from the why-we-need-paypal-alternatives dept
A few weeks ago, we wrote about Mailpile, a new attempt to create a webmail client that is built with both security and usability in mind -- think Gmail/Outlook-type interface, but which you can control and with built in security. The project looks awesome and is greatly needed these days, as we learn more and more about government intrusions into hosted webmail accounts. Their IndieGoGo campaign has been a huge success, going past their $100,000 target, and is currently at around $137,000, which will allow the three person team to focus on it full time.
Except... as the team announced this morning, PayPal, for reasons known only to PayPal, has decided to freeze their funds and won't let Mailpile access the money that people donated:
Saturday August 31st I woke to two emails from PayPal. The first notified me they had cancelled the debit card associated with my sole proprietor business account, the second was informing me they placed a block on my account barring me from withdrawing or sending any money out of my PayPal account.Assuming this would get sorted out after a little explaining/security check, the team has been trying to get PayPal to unfreeze the account, with no luck. PayPal is demanding an insane level of detail into Mailpile's personal finances and business:
Afer 4 phone calls, the last of which I spoke to a supervisor, the understanding I have come to is, unless Mailpile provides PayPal with a detailed budgetary breakdown of how we plan to use the donations from our crowd funding campaign they will not release the block on my account for 1 year until we have shipped a 1.0 version of our product. A final email communication from PayPal reaffirmed us of their stance by stating:Even worse, it seems that the folks at PayPal recognize that it holds power over Mailpile, and seems almost to be lording that power over them:"Please provide an itemized budget and your development goal dates for your project"This puts us in an incredibly uncomfortable position as we do not feel that it's remotely in their jurisdiction to ask for a detailed budget of our business, any more than it is within our right to ask for theirs.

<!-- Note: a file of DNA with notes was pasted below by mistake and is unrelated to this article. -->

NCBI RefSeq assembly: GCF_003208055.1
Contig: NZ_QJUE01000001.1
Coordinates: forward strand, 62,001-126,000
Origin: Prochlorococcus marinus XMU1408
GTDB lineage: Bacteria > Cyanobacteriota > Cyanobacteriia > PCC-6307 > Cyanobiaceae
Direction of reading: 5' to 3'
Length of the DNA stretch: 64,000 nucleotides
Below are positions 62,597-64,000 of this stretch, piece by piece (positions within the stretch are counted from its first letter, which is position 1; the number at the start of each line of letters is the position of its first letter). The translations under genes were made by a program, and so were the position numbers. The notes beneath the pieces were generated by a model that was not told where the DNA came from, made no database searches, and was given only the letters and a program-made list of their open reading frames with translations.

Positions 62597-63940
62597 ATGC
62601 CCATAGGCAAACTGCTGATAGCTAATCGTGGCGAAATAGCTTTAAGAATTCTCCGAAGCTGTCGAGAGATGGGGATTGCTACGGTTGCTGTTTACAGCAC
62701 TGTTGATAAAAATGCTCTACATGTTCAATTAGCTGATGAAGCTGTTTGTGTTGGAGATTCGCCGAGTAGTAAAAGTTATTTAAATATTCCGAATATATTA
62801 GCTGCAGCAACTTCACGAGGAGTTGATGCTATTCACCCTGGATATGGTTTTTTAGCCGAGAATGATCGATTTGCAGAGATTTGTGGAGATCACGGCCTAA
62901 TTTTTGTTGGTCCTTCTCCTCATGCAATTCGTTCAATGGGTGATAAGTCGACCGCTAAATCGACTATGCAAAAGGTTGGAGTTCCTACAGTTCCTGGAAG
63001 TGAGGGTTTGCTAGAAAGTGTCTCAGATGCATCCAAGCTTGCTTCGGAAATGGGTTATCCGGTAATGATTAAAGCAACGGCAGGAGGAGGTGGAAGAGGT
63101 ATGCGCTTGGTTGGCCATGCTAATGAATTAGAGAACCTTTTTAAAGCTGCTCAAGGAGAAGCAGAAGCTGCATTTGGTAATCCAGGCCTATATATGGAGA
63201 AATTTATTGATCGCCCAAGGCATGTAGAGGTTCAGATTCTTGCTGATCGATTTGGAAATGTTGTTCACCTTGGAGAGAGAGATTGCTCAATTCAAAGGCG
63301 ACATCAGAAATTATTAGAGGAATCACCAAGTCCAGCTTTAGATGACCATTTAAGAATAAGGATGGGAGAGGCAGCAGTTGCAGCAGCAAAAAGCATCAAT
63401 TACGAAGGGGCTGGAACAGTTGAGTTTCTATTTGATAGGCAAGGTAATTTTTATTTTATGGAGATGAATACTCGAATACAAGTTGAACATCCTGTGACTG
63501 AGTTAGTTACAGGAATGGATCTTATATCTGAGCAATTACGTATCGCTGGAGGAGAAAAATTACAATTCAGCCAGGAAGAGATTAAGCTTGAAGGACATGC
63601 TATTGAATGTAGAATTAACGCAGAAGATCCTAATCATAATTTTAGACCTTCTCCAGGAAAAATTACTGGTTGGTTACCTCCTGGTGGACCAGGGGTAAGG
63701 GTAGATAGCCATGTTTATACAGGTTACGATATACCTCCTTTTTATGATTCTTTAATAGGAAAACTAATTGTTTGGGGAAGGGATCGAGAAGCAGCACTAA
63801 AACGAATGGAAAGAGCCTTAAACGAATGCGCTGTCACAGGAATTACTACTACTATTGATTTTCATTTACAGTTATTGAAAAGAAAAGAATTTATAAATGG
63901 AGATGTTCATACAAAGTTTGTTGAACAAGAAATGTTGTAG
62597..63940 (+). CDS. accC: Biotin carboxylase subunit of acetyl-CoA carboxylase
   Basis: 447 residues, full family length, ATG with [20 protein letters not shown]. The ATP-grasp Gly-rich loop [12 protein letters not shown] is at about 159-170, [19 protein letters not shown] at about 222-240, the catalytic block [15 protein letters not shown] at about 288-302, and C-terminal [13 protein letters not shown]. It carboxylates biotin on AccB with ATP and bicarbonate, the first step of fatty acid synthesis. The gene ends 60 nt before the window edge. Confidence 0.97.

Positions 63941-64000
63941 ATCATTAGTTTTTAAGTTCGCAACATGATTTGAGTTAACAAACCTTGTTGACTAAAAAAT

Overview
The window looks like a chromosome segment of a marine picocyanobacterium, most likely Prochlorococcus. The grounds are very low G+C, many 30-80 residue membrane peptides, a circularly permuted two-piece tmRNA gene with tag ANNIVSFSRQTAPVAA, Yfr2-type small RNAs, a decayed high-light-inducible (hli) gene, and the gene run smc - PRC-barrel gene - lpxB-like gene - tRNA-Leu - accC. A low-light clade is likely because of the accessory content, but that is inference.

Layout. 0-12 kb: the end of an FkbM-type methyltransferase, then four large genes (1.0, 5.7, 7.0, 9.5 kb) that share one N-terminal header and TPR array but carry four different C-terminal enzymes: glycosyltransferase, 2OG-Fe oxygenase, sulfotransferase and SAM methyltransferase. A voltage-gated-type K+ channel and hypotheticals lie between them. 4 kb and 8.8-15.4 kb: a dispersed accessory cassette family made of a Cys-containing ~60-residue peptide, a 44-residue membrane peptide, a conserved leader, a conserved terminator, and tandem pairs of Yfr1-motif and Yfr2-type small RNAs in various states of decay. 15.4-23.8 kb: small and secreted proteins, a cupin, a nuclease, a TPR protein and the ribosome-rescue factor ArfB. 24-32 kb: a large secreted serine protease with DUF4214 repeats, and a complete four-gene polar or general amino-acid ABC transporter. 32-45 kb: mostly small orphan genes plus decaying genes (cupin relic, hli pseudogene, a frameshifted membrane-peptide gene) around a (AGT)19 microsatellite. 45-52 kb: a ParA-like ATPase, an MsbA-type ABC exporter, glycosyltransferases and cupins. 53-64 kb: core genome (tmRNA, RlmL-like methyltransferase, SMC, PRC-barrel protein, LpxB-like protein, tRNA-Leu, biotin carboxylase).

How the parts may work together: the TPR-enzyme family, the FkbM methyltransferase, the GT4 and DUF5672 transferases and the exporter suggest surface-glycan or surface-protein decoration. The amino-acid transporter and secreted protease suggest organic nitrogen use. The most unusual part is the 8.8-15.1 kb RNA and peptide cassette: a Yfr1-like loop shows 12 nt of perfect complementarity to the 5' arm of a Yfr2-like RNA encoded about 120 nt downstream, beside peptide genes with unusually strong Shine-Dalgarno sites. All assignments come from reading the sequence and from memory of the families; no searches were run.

Communications with PayPal have implied that they would use any excuse available to them to delay delivering as much of our cash as possible for as long as possible. Asking us to give them justification for such behavior is obviously not in our best interests. PayPal's position particularly ridiculous when contrasted with IndieGoGo's policy of transferring all funds to successful campaigns within 15 days of their conclusion. If IndieGoGo can do it, so can PayPal.This isn't all of the money raised -- it's about $45,000 of the $137,000, but it's still a huge pain. Mailpile has now had the Software Freedom Law Center look into their legal options for obtaining the money that people donated to the project.
Yes, PayPal has a long history of similar things, but that doesn't make it okay.
Update: And... of course, the inevitable backtrack. After all the publicity. From PayPal:
We have reached out to MailPile and the limitation has been lifted. Supporting crowd funding campaigns is an exciting new part of our business.We are working closely with industry-leaders like IndieGoGo and adapting our processes and policies to better serve the innovative companies that are relying on PayPal and crowd funding campaigns to grow their businesses. We never want to get in the way of innovation, but as a global payments company we must ensure the payments flowing through our system around the world are in compliance with laws and regulations. We understand that the way in which we are complying to these rules can be frustrating in some cases and we've made significant changes in North America to adapt to the unique needs of crowd funding campaigns. We are currently working to roll these improvements out around the world.